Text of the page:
- Many people lack the ability to think critically and assess the validity of information. Critical thinking requires background knowledge to identify inconsistencies or inaccuracies and a questioning mind that evaluates the validity of information we receive. Many people unquestioningly believe what they read or hear, or to unquestioningly dismiss information that contradicts their existing beliefs.
Therefore, false and inaccurate information can delay or prevent people taking measures to prevent the pandemic.
Narcissism and individualism
- Much has been written about the rise of narcissism and individualism in modern societies. Our society has increasingly valued competition over cooperation and the individual over community that has resulted in increasing self-interest, entitlement, greed, and sociopathy.
Therefore, many people have placed their own personal interests over those of the community, contributing to the spread of the virus.
Distrust of science
- Many people, often with little education, have come to treat science as opinion, coming up with alternative explanations without scientific evidence. Often this serves as convenient explanations that support their existing values and beliefs. It has led to suspicion of experts and the rise of the ‘novice expert’ – the person who believes their opinions, with limited education and experience, are more valid than professionals. For many people scientific understanding is beyond their reach; it is too complex, specific, and detailed.
Therefore, expert advice was questioned or ignored, resulting in delays or failures to prevent the spread of the virus. In some countries this happened at the highest levels and continues in some areas of the community.
Propaganda, misinformation and dishonesty
- In many countries, dishonesty and misinformation has been normalised and the role of propaganda in politics has been redefined from an ideological bias to outright lies, corruption, and nepotism. An example is the 16,241 false or misleading claims President Trump has made during his first three years in office, according to The Washington Post’s Fact Checker. Many leaders have increasingly used emotive language including name calling to discount competing views, such as ‘scam’, ‘fake’, and ‘sham’ without explanation or justification.
Therefore, there is great uncertainty about what is and is not correct information and creates distrust that is likely to have contributed to the lack of action to prevent the pandemic in many countries.
- In some countries the rise of misinformation has also reduced accountability, with reduced transparency and institutional failure to hold leaders accountable for constitutional or legal breaches. This is particularly evident in the U.S. but is also a trend in several other countries.
Therefore, leaders can avoid taking responsibility for what has been obvious failings to act quickly and decisively to stop or slow the pandemic.
- In many countries there have been significant increases is ‘pockets’ of shared understandings that tend to diverge from others, creating significant divides in beliefs and values. The decentralised media, and particularly social media, has created echo chambers that reinforce confirmation bias that tends to deepen the divides.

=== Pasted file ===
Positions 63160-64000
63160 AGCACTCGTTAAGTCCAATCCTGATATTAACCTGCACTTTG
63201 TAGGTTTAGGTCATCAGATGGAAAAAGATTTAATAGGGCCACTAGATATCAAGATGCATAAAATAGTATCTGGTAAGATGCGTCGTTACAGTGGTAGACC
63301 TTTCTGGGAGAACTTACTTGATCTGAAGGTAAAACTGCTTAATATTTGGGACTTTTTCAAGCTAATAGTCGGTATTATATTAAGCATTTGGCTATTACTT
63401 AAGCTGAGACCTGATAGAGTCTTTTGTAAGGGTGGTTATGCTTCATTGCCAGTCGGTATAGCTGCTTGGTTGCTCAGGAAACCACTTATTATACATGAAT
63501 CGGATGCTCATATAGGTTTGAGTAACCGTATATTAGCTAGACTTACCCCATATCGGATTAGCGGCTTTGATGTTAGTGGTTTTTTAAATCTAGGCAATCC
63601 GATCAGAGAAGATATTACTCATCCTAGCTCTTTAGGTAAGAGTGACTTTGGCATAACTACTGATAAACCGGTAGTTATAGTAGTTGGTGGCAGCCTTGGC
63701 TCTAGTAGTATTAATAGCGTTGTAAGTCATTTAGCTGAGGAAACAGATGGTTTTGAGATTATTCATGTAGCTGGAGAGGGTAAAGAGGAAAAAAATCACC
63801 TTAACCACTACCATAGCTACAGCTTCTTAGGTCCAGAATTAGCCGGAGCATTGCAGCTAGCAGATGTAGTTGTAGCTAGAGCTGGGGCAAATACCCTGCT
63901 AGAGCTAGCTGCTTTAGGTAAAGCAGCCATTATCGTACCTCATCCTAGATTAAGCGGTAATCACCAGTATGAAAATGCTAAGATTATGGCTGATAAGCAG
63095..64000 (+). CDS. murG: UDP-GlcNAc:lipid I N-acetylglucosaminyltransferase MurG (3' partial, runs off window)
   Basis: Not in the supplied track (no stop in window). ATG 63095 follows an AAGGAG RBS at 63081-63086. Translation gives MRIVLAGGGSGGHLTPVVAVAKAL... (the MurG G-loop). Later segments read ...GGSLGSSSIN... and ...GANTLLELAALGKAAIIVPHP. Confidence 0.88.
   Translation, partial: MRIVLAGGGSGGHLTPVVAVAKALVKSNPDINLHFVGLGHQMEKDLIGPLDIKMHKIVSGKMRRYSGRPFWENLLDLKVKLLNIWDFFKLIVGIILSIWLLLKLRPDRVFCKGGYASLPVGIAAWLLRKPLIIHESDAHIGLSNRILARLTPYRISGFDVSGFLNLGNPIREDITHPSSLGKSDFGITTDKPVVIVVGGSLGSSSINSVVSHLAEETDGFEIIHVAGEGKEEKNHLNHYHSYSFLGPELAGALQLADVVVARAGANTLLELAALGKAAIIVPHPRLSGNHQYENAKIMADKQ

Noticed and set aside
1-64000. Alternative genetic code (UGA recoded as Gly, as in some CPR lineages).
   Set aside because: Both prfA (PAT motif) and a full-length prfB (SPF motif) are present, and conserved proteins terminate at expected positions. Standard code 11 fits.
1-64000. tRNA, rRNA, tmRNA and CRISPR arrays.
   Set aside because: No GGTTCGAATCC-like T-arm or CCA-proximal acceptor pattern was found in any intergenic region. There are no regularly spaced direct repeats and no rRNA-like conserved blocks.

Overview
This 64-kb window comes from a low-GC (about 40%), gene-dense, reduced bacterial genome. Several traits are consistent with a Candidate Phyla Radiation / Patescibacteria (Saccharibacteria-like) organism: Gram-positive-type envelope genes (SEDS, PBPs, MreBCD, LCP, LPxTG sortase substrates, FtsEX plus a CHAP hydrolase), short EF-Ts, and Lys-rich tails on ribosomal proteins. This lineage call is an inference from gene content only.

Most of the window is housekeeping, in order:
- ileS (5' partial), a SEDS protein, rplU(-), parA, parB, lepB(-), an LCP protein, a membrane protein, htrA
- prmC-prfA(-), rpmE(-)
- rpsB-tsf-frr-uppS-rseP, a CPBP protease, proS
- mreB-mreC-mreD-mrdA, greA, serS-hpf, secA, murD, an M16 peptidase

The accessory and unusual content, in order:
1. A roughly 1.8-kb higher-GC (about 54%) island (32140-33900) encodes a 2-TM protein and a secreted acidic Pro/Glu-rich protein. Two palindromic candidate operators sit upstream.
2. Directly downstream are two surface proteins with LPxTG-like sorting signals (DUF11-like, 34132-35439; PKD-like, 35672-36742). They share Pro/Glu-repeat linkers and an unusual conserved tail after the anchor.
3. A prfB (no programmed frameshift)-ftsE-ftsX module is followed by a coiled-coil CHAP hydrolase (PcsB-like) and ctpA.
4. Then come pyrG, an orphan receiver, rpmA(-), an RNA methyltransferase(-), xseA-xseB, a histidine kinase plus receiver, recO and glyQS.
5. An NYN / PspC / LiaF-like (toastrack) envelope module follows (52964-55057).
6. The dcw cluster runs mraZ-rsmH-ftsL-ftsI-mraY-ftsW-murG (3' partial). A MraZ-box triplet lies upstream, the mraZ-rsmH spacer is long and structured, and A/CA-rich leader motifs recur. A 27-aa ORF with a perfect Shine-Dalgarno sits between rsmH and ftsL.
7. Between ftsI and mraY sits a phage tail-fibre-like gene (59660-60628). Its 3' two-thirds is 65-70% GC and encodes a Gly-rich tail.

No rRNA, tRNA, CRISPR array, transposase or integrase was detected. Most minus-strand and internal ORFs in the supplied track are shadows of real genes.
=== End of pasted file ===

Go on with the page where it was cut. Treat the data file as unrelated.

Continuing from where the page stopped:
Therefore, the lack of shared understandings can create out-group attitudes that dismiss important information and perpetuates misinformation. In many cases, this has impaired action to mitigate the spread of the pandemic.
Blame and deflection
- In many countries, governments have increasingly taken personal responsibility away from its citizens by overregulating everyday behaviour and providing avenues for compensation. For example, “if I trip in a hole then someone should have put up a sign warning me so it’s not my fault”. This seems now to have been normalised to the highest levels in some countries allowing leaders to pass blame on to others without accountability.
Therefore, people and leaders have failed to take responsibility for action since it’s always someone else’s problem or responsibility.
Stitch in time
- People seem to undervalue the importance of preventing a pandemic; that a relatively small amount of economic impact, such as early screening and travel limitations, can prevent a much bigger economic impact. Once an epidemic becomes a pandemic, massive economic impact is unavoidable. Even if the government doesn’t mandate a lockdown, most people will make this choice themselves to limit their exposure. The impact on the economy is massive either way. The choice is not human life OR economy, it is either the economic impact of mitigation or loss of life AND economic impact.
Therefore, many countries did not move with strong and decisive early action to prevent the spread of the virus.
Ego and arrogance
- People in many countries, particularly developed countries, have a blind faith in their authority and superiority so think they won’t be affected by the pandemic. They have the arrogance to think “that can’t happen here”.
Therefore, many people have not taken the pandemic seriously and have not taken the action required to prevent it.
- More people and goods move around the world than ever before. International tourist arrivals have increased by more than 50% in the last 10 years to 1.5B in 2019. Also, domestic tourism has also increased to over 2.3B person trips in U.S. in 2019.
Therefore, the virus was rapidly spread by more people, living in higher density, and moving around much more than ever before. With an average of over 4 million international arrivals per day there is great potential to quickly spread pathogens around the world.
- Kahn, J.S. and McIntosh, K., 2005. History and recent advances in coronavirus discovery. The Pediatric infectious disease journal, 24(11), pp.S223-S227. ^
Tristan Claridge has a passion for technology, innovation and teaching. He is an academic and entrepreneur, and he uses his cross-discipline knowledge and experience to solve problems and identify opportunities. He has bachelors and masters degrees from the University of Queensland in Australia. He has qualifications in environmental science, social theory, teaching and research, and business management.
Tristan is dedicated to the application of social capital theory to organisations. His diverse experience in teaching, research, and business has given him a unique perspective on organisational social capital and the potential improvements that can be achieved in any organisation.